Intertidal shellfish monitoring in the northern North Island region, 2013–14

Citation

Berkenbusch, K., Abraham, E., & Neubauer, P. (2015). Intertidal shellfish monitoring in the northern North Island region, 2013–14. New Zealand Fisheries Assessment Report, 2015/15. 83 p.

Summary

Coastal environments throughout New Zealand contain a number of bivalve species that are valued in recreational and customary fisheries. In sheltered, sedimentary habitats, these bivalves include cockles (Austrovenus stutchburyi) and pipi (Paphies australis), which are both common in a range of embayments, estuaries, and harbours. Throughout northern North Island, cockle and pipi populations are often the main target for recreational and customary fisheries. To monitor the sustainability of these non-commercial fisheries, regular population surveys have been commissioned by Ministry for Primary Industries to assess the cockle and pipi populations in areas targeted by non-commercial fisheries in the wider Auckland region, Northland, Waikato, and Bay of Plenty.

This study presents the findings from the most recent cockle and pipi survey in the northern North Island region, conducted in the 2013—14 fishing year. The sites included in the current survey were Cockle Bay, Grahams Beach, Little Waihi Estuary, Marsden Bank, Okoromai Bay, Pataua Estuary, Tairua Harbour, Umupuia Beach, Waikawau Beach, Waiotahi Estuary, and Whangateau Harbour. In addition to assessing the cockle and pipi populations, the current survey collected sediment data to provide baseline information on possible causative factors for population change (sediment organic content and grain size) across the survey sites.

Cockle populations were present at nine sites, and population estimates ranged from 4.41 million individuals at Grahams Beach to 545.24 million cockles at Whangateau Harbour. Cockle population densities varied between the lowest value of 16 cockles per m2 at Grahams Beach and the highest estimate of 1317 cockles per m2 at Pataua Estuary. A number of populations were characterised by small-sized individuals (<30 mm shell length), and most sites had declining trends in the number of large-size cockles over time. Only two sites, Cockle Bay and Umupuia Beach contained high numbers of large individuals in the cockle population, although the total number of cockles at Cockle Bay was markedly lower in the present survey than in the previous assessment in 2012—13.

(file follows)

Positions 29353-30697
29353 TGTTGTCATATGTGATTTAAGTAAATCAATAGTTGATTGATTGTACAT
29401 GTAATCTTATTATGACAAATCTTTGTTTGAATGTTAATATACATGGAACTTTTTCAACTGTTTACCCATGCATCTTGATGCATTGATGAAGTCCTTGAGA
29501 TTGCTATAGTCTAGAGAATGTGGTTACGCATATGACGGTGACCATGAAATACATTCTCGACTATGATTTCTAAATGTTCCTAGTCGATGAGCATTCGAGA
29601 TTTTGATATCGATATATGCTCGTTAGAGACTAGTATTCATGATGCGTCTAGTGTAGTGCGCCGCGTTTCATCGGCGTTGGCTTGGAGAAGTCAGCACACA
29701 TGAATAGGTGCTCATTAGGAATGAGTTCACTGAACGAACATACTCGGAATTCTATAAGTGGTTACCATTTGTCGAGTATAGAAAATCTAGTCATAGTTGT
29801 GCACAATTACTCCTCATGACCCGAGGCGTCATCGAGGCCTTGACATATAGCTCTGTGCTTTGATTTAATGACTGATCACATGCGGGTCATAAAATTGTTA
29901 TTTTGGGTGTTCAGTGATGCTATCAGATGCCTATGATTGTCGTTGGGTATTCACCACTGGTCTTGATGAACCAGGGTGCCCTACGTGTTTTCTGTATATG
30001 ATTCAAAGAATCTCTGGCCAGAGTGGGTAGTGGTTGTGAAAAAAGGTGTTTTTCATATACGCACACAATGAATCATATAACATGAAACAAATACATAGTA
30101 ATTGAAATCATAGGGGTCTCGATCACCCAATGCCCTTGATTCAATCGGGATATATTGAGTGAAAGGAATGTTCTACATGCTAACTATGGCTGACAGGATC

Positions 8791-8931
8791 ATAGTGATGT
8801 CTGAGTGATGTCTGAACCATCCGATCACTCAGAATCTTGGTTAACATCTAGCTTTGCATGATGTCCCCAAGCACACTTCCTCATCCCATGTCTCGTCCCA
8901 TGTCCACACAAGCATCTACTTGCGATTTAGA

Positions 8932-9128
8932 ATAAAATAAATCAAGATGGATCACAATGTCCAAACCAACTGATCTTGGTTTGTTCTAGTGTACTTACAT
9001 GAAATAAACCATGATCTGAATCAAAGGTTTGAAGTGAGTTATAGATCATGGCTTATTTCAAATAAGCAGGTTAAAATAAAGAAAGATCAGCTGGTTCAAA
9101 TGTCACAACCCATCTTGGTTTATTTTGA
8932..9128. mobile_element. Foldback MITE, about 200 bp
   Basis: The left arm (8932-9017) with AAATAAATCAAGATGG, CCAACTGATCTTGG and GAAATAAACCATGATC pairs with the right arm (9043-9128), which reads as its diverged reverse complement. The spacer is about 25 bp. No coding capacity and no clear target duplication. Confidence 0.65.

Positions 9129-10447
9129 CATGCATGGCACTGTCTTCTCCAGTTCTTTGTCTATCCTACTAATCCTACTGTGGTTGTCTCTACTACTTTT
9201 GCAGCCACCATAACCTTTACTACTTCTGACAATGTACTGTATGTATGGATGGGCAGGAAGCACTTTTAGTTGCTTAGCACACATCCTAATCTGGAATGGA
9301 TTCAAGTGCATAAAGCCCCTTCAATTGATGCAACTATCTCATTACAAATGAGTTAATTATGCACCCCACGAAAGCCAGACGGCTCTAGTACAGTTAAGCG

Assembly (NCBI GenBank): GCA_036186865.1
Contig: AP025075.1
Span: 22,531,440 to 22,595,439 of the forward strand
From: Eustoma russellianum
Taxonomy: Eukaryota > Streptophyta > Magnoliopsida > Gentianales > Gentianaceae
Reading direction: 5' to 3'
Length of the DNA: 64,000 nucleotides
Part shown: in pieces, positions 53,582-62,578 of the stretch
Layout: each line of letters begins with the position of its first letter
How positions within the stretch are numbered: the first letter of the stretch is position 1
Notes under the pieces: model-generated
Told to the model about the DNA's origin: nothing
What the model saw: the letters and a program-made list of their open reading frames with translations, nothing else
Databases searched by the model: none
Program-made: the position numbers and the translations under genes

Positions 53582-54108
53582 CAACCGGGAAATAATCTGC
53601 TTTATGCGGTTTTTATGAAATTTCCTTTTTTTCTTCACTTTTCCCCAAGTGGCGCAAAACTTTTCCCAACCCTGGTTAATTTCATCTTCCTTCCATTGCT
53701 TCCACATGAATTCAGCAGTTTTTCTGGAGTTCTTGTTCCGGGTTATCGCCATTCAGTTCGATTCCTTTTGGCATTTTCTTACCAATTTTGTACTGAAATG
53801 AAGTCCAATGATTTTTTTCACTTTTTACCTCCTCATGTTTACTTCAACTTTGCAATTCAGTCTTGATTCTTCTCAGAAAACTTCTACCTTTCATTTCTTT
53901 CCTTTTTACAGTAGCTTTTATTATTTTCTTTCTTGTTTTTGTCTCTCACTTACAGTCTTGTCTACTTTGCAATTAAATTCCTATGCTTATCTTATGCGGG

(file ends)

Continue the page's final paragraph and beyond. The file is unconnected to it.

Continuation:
Pipi populations were present at seven sites, and estimated population sizes varied from 3.23 million pipi at Marsden Bank to 113.46 million pipi at Little Waihi Estuary. The corresponding population densities ranged from 21 pipi per m2 at Marsden Bank to 941 pipi per m2 at Waiotahi Estuary. Numbers and densities of large pipi (defined as ≥50 mm shell length) were low at five of the seven sites that contained pipi, at ≤1 individual per m2. At the remaining two sites, densities of large pipi were slightly higher, with 5 and 27 pipi per m2 at Tairua Harbour and Little Waihi Estuary, respectively.

Population estimates for pipi at Marsden Bank reflected a continued decline in 2013—14, following a marked reduction documented in the previous survey in 2012—13. At Waikawau Beach, the pipi population has disappeared since the preceding survey in 2005—06, coinciding with a change from a sedimentary habitat to a beach characterised by large gravel and pebbles.

The present study also provided broad-scale information of sediment properties at the survey sites, including organic content and grain size. Most sites were characterised by low sediment organic content (i.e., <5%) and a small proportion of fines (silt and clay, < 63 μm grain size), although the latter was high in some samples, most notably at Cockle Bay and Umupuia Beach (up to 42 and 77%, respectively).